When should evidence change practice? Part 2. How systematic reviews work

Not surprisingly, once we had established that the body of evidence about the effective ness of Bobath had moved from ‘no evidence of effect’ to ‘evidence of no effect’, the Children’s Bobath tutor and others supporters raised further methodological issues about the research.


How systemic reviews work

Firstly, the Children’s Bobath tutor raised that not all evidence had been included in the Novak review “Novak did not include at least 3 systematic reviews, which may have had impact on conclusions. In particular one by Franki et al⁷, which demonstrated level II evidence that NDT was effective on Gross Motor Function”.

I replied: The reason these reviews and papers are not included in Novak’s review is that they did not meet the selection criteria for the review. That’s the way a systematic review works; one sets out the research question to be addressed and the quality standards that will accepted and then selects the evidence that fits. Evidence is excluded because it isn’t relevant or isn’t good enough.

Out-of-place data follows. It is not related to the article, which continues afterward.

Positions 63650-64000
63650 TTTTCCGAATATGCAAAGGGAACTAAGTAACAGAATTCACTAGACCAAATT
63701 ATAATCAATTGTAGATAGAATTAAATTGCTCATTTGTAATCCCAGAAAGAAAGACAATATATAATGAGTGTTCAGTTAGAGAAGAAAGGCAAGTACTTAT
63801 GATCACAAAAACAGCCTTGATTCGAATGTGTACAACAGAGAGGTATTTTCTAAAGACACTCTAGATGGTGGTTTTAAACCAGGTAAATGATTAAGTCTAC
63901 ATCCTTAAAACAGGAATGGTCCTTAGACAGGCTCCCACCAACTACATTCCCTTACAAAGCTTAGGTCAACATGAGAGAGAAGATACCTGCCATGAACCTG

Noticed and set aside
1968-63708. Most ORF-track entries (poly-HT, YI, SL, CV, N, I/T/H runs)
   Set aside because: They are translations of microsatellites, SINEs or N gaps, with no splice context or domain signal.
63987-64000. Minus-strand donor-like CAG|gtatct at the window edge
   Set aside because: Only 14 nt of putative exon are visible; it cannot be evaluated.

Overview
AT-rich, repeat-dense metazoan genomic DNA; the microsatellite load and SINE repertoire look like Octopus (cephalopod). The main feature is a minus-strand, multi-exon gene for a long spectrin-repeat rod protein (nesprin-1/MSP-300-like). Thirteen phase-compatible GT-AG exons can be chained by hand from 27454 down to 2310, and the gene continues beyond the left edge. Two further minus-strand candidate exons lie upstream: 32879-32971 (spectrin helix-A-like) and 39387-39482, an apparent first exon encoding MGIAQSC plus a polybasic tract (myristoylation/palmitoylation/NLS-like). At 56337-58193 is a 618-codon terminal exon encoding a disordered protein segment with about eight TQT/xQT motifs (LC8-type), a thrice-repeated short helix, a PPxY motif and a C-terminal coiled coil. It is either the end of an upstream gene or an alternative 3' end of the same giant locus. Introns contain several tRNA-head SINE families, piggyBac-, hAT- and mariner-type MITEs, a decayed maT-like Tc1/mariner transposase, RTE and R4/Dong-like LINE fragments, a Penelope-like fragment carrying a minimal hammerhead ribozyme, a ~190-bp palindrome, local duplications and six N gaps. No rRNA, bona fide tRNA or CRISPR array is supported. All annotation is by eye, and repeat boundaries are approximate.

The Children’s Bobath tutor also raised that Novak et al had “excluded much lower level research. There is a fair body of lower level research which does reflect positive outcomes for Bobath-NDT. They recognise that level 1 RCTs are not the only way forward. Other types of research (eg lower level-non RCT) may be more suitable for this group” [children with CP].

I replied: “…….the Children’s Bobath tutor’s comment that Novak has excluded low levels of research that reflect positive outcomes for Bobath-NDT which she feels is more suitable, with an implication that  Novak has been remiss in excluding this ‘supportive’ evidence. With respect, this suggests a misunderstanding of the levels of evidence. The whole idea of a systematic review is that one excludes low levels of evidence, because they are inherently open to scientific bias and therefore the conclusions drawn from that research cannot be relied on. Evidence-based practice is a matter of taking an objective view of the quality of the evidence available, selecting the strongest (ie with the least risk of bias) and summarising that. It is not a matter of cherry-picking and promoting the type that of evidence that give one the answers one wants. Randomised controlled trials of interventions for people with cerebral palsy (as with other complex, multi-faceted long-term conditions) are entirely possible, as demonstrated by Novak in her review, and many other reviews and reports of good trials.


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